The International Energy Agency (IEA) outlines an ambitious vision, estimating that global hydrogen consumption must surge to 150 million tonnes by 2030, a substantial increase from the current 95 million tonnes in 2022.
This surge is deemed crucial for achieving the ambitious net-zero emissions goal by 2050. However, the challenge lies not only in boosting hydrogen demand but also in diversifying its consumption, particularly in sectors like transportation and aviation that have not embraced hydrogen at scale.
The primary goal is clear: to transition from the prevalent ‘grey’ hydrogen, produced from fossil fuels, to more sustainable ‘green’ and ‘blue’ hydrogen. Presently, less than 1% of hydrogen consumed is considered clean or low-emission. The IEA emphasizes the need to shift 40% of global hydrogen demand by 2030 to alternative sectors, including transportation, power generation, buildings, and various industrial applications.
Major hydrogen consumption currently stems from the refining and industrial sectors, particularly in refining and fertilizer production. The challenge is to replace grey hydrogen with cleaner alternatives in these sectors. ‘Green’ hydrogen, produced through emissions-free processes using renewable energy, holds significant promise. However, substantial investments and infrastructural changes are necessary to make this transition.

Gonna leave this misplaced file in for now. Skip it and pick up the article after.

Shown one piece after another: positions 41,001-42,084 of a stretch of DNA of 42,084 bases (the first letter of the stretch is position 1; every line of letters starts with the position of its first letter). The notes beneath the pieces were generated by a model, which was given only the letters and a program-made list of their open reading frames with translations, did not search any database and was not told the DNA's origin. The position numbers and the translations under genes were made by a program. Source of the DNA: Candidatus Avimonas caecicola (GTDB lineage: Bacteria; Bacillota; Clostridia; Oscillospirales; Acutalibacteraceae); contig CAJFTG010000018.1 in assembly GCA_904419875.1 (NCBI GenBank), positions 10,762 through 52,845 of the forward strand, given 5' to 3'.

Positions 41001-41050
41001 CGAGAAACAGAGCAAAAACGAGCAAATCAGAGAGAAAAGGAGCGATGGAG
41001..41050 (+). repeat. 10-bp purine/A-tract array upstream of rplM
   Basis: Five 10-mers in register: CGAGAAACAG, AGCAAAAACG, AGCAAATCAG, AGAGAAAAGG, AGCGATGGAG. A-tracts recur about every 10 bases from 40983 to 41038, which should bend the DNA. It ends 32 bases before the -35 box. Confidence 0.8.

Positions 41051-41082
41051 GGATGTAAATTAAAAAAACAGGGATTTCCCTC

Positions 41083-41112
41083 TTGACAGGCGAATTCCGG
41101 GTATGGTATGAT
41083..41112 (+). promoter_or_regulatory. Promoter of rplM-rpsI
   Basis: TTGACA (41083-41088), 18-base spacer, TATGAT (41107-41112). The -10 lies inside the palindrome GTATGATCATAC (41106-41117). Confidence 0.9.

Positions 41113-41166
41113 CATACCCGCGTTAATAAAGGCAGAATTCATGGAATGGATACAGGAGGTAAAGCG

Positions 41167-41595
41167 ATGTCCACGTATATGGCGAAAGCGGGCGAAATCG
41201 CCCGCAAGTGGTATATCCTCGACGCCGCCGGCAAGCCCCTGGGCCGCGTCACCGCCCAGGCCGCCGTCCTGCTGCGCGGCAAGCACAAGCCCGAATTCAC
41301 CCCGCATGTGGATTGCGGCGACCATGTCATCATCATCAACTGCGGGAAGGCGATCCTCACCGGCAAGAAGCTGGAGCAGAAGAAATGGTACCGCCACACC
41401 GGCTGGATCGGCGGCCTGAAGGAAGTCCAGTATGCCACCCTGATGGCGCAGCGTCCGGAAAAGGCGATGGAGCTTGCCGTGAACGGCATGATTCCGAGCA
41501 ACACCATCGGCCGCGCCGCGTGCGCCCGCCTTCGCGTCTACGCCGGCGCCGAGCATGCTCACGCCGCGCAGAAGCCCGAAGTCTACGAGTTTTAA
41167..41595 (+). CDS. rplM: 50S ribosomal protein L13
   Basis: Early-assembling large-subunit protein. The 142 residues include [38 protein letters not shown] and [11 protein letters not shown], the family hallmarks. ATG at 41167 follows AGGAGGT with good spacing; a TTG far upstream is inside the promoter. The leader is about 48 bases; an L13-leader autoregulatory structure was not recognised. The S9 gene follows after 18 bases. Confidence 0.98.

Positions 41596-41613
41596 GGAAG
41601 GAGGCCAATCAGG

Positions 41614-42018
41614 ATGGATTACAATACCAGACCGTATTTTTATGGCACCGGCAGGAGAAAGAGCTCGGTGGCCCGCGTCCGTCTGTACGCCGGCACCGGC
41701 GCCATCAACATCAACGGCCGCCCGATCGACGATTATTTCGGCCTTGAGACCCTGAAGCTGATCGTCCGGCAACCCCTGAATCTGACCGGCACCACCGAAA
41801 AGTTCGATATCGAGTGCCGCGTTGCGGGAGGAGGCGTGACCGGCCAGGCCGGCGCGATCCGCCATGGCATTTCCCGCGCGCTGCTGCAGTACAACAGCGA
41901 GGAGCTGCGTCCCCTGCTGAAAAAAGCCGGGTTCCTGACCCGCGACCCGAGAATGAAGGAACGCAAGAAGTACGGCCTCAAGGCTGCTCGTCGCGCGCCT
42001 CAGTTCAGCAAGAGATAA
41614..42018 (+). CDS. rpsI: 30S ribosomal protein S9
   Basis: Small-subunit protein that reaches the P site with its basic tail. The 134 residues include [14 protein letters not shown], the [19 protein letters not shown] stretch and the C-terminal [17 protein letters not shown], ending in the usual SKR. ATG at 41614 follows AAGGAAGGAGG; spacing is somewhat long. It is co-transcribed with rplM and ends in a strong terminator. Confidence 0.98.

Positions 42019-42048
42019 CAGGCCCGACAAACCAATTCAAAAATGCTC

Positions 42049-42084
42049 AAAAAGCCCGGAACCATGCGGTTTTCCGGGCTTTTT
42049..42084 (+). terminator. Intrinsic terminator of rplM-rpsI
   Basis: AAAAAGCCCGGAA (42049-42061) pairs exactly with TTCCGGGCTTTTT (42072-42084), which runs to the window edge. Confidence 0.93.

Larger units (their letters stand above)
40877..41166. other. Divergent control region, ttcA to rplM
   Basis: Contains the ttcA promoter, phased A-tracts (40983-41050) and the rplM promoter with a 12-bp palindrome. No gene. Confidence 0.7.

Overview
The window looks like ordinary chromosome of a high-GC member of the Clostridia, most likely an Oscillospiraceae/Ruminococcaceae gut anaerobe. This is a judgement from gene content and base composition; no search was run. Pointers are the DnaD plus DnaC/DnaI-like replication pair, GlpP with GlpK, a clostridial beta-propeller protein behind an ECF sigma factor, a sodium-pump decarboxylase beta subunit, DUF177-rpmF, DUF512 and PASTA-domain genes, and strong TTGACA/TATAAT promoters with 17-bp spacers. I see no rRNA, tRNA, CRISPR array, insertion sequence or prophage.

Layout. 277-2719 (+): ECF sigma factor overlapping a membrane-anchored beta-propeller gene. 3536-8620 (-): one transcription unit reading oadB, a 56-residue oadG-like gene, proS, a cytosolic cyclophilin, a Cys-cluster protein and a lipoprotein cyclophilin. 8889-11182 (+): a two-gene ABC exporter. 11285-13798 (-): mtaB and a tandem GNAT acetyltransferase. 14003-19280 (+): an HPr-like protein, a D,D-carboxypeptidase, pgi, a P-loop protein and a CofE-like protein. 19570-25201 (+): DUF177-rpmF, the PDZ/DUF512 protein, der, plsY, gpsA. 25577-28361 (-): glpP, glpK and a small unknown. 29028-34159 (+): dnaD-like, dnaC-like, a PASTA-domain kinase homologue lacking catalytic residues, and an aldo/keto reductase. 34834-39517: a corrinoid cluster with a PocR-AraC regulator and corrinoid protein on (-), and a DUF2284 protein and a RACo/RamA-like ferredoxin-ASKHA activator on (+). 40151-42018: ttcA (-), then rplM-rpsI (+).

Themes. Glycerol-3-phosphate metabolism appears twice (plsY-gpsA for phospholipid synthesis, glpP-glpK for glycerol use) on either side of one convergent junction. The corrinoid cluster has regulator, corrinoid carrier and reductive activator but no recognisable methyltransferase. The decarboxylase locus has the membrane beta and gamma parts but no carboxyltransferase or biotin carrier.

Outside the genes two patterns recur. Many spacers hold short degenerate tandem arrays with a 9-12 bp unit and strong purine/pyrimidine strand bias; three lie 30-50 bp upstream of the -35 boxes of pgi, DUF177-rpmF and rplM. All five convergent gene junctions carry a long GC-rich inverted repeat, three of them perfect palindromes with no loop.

While technology for hydrogen use in transportation, particularly Fuel Cell Electric Vehicles (FCEVs), exists, its adoption remains limited. Battery Electric Vehicles (BEVs) have gained more traction due to factors like government subsidies, simpler charging infrastructure, and declining lithium-ion battery costs. Despite the dominance of BEVs, heavy-duty transportation, especially in logistics, could emerge as a promising sector for hydrogen demand, thanks to quicker refueling stops and longer ranges offered by FCEVs.
Hydrogen’s adoption in aviation and shipping encounters challenges related to costs and supporting infrastructure. Sustainable aviation fuels (SAFs) created using low-emission hydrogen face scalability and cost hurdles. While trials for hydrogen combustion in aircraft are underway, various challenges, including safe storage and high costs, hinder widespread use. In shipping, interest lies in ammonia-based fuels, offering higher energy density than hydrogen but presenting emissions challenges.
Exploring hydrogen’s potential in industrial sectors beyond current applications, such as direct reduced iron (DRI) production, opens new avenues. However, challenges like energy losses during conversion and the prominence of existing low-emissions technologies in power generation and building heating present barriers. Government support and a balanced approach to both hydrogen production and demand creation are deemed essential.